The Last Giants Game In The Meadowlands – The Real Meadowlands

It’s not just the end of an era-it’s the end of my youth. When the New Jersey sports and exposition authority opened Giants Stadium on October 10th 1976, I was in my youthful teen years, both in life and in football. The New York Giants would not become a decent team again for about five more years. I was there for the plane overhead in 1978 proclaiming “15 years of lousy football, we have had enough.” I was there for the debut of Phil Simms and LT, for the “four playoff teams in the first seven years of the 1980’s”, for the “almost” season of 1985, for “the” 1986 Stretch run to the 14-2 record and Super Bowl XXI. The Flipper Anderson “through the end zone and right into the locker room” catch of 1989.

But best of all, I was there for 1990. Thirty one to seven over the Bears in the playoffs, Parcells and Ditka prowling their sidelines like two sentries on opposite sides of the DMZ, the Giants feeling and knowing they needed to “make up” for the playoff loss to Da Bears in ‘85, I saw O.J. Anderson, Rodney Hampton, and Dave Meggett  (the first three headed rushing monster!), I saw the “Jints” “ball control” 90% of the teams they played that season. Although I was already getting a press credential to the draft that was the first year I got to watch games from the press box in the Meadowlands. I went to “Frisco” for the 15-13 stunner. I went to Tampa for XXV, working my first Super Bowl as a media member.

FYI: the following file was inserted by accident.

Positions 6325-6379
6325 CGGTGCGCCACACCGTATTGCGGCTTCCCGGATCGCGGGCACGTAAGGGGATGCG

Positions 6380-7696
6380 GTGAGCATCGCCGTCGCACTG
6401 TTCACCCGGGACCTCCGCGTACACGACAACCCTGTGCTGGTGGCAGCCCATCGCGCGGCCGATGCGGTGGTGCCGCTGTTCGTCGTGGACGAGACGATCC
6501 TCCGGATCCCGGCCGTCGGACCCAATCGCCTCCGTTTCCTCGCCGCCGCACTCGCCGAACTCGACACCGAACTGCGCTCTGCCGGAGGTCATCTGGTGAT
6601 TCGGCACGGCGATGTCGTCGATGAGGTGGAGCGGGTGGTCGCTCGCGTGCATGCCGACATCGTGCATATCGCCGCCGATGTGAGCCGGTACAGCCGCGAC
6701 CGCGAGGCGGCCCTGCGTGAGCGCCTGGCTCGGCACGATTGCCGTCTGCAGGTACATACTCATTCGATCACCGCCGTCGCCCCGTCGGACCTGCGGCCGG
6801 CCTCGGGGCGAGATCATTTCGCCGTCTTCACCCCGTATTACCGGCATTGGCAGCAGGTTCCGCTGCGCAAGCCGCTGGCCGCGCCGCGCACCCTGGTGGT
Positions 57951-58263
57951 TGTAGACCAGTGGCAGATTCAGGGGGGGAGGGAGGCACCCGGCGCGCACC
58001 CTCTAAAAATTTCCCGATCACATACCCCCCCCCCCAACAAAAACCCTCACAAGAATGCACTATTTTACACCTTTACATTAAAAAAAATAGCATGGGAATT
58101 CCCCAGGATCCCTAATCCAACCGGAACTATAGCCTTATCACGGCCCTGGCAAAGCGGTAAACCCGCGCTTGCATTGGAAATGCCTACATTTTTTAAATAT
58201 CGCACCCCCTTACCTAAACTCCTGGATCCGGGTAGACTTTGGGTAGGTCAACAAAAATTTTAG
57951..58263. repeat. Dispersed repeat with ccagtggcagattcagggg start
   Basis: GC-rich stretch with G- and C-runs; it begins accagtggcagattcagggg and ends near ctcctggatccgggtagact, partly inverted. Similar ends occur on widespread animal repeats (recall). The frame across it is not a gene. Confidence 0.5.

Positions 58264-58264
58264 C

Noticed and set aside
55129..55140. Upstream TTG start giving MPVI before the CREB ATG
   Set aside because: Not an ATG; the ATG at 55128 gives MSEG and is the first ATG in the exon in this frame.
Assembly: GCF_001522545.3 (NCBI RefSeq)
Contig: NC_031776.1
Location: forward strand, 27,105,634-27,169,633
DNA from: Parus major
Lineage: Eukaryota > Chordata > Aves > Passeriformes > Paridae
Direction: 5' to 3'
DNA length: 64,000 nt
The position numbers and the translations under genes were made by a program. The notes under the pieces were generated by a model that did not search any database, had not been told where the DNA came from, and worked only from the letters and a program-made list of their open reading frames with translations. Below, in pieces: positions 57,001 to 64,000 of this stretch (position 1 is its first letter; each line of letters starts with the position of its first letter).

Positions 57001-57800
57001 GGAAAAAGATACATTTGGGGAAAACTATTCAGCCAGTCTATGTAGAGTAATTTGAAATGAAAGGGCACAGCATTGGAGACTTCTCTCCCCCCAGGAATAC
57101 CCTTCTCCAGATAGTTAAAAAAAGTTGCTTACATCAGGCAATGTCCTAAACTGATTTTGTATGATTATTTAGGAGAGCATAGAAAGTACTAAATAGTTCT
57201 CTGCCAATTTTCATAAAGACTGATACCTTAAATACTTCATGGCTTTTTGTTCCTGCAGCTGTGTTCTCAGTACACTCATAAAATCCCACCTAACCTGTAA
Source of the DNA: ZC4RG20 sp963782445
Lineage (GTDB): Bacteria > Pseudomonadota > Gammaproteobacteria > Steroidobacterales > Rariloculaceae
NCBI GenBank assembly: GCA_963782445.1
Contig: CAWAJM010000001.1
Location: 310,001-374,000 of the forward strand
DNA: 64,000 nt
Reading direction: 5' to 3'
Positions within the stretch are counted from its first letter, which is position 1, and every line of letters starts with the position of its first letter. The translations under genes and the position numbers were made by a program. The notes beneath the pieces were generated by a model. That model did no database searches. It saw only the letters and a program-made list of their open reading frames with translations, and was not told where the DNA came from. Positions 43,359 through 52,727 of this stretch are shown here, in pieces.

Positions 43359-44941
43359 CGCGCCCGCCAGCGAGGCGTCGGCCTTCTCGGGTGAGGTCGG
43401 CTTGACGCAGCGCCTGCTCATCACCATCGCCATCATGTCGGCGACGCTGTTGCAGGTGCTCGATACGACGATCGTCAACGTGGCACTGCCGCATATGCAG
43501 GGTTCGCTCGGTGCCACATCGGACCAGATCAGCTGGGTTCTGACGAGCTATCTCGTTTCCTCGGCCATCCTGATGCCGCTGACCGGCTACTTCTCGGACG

Then came a few down years, again. “Fits and starts” my Dad would have called them (he passed in December of 1987, and we buried him with a pair of Giants tickets to a home game against the Green Bay Packers scheduled for the next day in the breast pocket of his suit) had he still been alive. At least he got to see his team win a Super Bowl. “Now I can die in peace,” he told me on the flight home from California. Eleven months later he was gone at age 59 to heart failure. My mother always said the Giants weakened his heart. I said the strike of ‘87 was then last straw for him.

Ray Handley: I can still remember Tom Keegan of Bayonne, sitting five rows behind us in section 311 screaming at the top of his lungs “Handley can you hear me? You’re a bum Handley!!!” I remember January 14, 2000 and the Giants shut-out victory in just their third ever NFC title game. Just as clear was the drubbing the Baltimore Ravens handed the Giants two weeks later. It was my last Super Bowl with a credential.

I’m going to miss the memories of Giants Stadium, the “real” stadium – the watered down diet soda, the warm water dogs, the “ramps” where I made friends at halftime and before games for a generation. I’ll miss you Meadowlands, but I’ll never forget you and the good times you gave me or the education in the great game of football I got from sitting in section 311.

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